HOMOCORE was one of the first queercore zines, started a few short years after JDs began publishing. It was created by Tom Jennings and Deke Nihilson, both of San Francisco, who were influential in catalyzing the American West Coast queercore scene of the early 1990s. Notable characteristics of the zine were its inclusion of nearly all “letters to the editor” received by Jennings and Nihilson, as well as its anarcho-hardcore punk leanings, which often were more punk than lgbt-oriented. (See the 1,000+ references of Fugazi and MDC for some examples.)
Almost the entire zine and its history is available online for you to read/download/share at Jennings’ website. You should really head over there and check it out–in a few minutes.
In the meantime, I’d like to call your attention to two gems, specifically:
1. This photo of an anarcho-queercore “float” at Pride ’89 (HOMOCORE #5):
Let’s look at a detail:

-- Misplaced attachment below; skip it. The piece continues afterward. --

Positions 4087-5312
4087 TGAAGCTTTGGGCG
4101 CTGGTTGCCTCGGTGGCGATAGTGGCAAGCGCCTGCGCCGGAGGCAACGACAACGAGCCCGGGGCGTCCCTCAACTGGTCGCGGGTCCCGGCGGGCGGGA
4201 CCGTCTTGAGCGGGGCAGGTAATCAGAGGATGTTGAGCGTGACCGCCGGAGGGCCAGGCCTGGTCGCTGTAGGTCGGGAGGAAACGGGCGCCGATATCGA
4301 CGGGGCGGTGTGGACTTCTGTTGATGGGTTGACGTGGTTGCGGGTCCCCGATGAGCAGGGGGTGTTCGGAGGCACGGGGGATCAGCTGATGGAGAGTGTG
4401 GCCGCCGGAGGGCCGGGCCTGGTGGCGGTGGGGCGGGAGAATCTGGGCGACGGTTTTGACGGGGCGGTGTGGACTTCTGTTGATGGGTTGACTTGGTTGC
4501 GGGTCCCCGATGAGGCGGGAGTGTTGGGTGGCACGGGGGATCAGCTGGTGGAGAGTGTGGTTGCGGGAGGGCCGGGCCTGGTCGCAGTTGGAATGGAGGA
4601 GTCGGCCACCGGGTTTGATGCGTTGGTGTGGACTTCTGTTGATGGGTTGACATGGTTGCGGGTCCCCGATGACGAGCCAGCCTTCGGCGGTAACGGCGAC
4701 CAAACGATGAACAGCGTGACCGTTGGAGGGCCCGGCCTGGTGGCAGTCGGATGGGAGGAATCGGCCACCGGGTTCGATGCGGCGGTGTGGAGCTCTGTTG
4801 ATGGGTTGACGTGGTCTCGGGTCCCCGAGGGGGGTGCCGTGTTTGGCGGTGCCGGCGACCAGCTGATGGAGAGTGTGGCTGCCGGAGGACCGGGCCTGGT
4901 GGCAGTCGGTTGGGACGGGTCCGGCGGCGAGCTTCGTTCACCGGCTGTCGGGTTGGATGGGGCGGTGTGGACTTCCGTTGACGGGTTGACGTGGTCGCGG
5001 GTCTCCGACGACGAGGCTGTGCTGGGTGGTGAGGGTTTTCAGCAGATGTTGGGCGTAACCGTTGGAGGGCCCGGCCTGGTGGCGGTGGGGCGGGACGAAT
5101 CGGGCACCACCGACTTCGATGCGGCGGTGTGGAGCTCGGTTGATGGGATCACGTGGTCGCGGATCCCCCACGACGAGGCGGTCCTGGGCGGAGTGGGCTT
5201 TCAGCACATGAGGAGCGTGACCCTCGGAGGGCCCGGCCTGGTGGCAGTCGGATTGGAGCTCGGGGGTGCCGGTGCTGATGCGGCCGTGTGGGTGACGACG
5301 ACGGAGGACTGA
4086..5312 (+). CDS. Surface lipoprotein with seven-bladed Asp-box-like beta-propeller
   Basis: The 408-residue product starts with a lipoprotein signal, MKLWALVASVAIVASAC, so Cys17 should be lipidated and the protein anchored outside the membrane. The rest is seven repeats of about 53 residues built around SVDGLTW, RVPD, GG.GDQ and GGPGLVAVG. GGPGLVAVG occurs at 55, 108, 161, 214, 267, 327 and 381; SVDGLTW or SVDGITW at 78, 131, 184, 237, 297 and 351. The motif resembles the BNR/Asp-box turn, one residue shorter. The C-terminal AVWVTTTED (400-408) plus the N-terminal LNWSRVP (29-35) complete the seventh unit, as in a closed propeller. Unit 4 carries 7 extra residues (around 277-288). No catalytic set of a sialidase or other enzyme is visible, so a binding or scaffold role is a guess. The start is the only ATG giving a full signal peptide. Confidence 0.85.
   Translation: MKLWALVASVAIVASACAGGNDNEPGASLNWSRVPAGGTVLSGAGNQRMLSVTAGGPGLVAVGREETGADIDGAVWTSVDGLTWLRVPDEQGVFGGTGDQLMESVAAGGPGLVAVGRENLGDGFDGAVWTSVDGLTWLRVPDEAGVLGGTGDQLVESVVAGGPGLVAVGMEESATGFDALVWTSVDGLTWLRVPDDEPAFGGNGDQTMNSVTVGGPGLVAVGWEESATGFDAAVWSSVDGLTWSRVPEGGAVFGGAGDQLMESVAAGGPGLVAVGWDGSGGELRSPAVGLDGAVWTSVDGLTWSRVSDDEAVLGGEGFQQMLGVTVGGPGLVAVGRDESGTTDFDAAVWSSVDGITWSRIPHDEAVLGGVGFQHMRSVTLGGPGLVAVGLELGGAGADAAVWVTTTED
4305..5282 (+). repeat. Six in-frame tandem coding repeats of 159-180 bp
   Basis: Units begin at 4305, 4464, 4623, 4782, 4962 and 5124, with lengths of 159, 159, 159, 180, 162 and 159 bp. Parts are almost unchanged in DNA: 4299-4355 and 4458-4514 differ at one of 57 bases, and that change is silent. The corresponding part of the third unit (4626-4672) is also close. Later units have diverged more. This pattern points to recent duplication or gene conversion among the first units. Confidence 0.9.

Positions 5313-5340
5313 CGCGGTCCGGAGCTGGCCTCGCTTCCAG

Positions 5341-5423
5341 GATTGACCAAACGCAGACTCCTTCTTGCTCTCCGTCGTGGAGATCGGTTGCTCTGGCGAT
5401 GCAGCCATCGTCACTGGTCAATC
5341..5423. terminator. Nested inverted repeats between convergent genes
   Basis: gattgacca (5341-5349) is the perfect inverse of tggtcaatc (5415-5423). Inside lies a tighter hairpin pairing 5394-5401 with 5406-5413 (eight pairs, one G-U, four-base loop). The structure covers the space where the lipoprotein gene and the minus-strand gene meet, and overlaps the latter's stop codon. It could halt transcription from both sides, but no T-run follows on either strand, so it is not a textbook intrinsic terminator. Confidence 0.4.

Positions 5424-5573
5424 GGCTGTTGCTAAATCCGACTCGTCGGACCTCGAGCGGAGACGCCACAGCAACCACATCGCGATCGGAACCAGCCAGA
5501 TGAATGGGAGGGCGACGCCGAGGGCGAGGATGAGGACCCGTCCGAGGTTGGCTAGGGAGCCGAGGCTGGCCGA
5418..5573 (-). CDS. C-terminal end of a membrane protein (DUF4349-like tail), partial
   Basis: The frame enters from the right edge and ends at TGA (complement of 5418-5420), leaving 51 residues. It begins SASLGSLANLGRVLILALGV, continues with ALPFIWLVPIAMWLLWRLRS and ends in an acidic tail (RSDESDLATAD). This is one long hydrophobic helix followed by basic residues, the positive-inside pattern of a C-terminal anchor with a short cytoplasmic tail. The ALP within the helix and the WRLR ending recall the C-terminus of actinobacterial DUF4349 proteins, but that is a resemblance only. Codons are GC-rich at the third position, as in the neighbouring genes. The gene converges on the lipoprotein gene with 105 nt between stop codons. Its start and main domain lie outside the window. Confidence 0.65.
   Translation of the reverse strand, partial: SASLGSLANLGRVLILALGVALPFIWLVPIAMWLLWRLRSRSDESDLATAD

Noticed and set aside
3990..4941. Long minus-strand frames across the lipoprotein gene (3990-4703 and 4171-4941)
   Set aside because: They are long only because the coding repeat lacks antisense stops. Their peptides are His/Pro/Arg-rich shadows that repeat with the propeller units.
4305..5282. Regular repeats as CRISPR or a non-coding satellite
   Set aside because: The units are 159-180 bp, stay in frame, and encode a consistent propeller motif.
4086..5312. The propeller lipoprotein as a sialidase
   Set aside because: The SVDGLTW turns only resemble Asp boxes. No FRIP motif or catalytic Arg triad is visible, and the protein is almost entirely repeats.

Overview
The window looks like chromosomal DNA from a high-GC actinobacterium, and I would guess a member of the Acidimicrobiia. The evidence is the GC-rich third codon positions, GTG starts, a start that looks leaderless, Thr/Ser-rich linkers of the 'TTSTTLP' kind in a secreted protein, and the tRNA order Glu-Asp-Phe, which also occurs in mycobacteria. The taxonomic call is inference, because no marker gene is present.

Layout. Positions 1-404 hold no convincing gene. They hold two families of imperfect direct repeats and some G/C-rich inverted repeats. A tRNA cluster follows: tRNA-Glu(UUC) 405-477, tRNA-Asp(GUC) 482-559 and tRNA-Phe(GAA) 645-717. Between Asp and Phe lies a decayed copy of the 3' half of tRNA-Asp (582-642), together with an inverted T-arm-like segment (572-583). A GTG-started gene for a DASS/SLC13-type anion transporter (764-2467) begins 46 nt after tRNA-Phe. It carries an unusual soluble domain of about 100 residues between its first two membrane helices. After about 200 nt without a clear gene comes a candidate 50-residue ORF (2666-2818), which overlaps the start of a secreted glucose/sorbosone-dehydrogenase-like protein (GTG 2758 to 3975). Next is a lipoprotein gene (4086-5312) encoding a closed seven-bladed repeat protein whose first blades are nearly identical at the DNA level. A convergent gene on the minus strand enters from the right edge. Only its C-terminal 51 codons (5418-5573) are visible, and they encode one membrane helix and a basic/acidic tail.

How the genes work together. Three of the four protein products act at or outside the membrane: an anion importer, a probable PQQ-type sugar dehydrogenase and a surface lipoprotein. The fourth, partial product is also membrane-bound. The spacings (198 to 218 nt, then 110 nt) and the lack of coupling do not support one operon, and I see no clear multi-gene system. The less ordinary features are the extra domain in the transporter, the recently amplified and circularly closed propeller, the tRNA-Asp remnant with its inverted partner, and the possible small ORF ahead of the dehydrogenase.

Is that GB Jones in her shitkickers, lookin’ all “I licked yer girlfriend’s cunt and I’ll kick yer ass if you so much as even breathe on me” while she flicks her cig in your eye? And those two dudes making out on the hood of this car–I sure hope that they’re into being poly, because I might just die if they don’t marry me.
I was obviously born ten years too late. THESE are my people; I was meant to be hanging out with them/off of that float. JEEZUS, LIFE IS SO UNFAIR!
2. Speaking of GB, she and kindred spirit Bruce LaBruce penned an epic article called “Don’t Be Gay, or: How I Learned to Stop Worrying and Fuck Punk Up the Ass” for Maximumrocknroll, which HOMOCORE reprinted in all its glory in Issue #7. It’s basically a queercore manifesto that quite rightly calls punk rock out for its homophobia and sexism. You should read the first page here, and then head on over to Jennings’ website to read the rest:
Did you see what they did there? How they placed punk in its place, historically speaking? (Some might say that they punked punk.) If you’ve ever gotten shit for being gay in the punk scene, this is required reading. Really.
HOMOCORE contains heaps more subversive, hilarious, and–mostly importantly–still relevant articles and artwork. You should check it out today and, if you’re in SF, grab a copy of your very own at Goteblüd–if you can.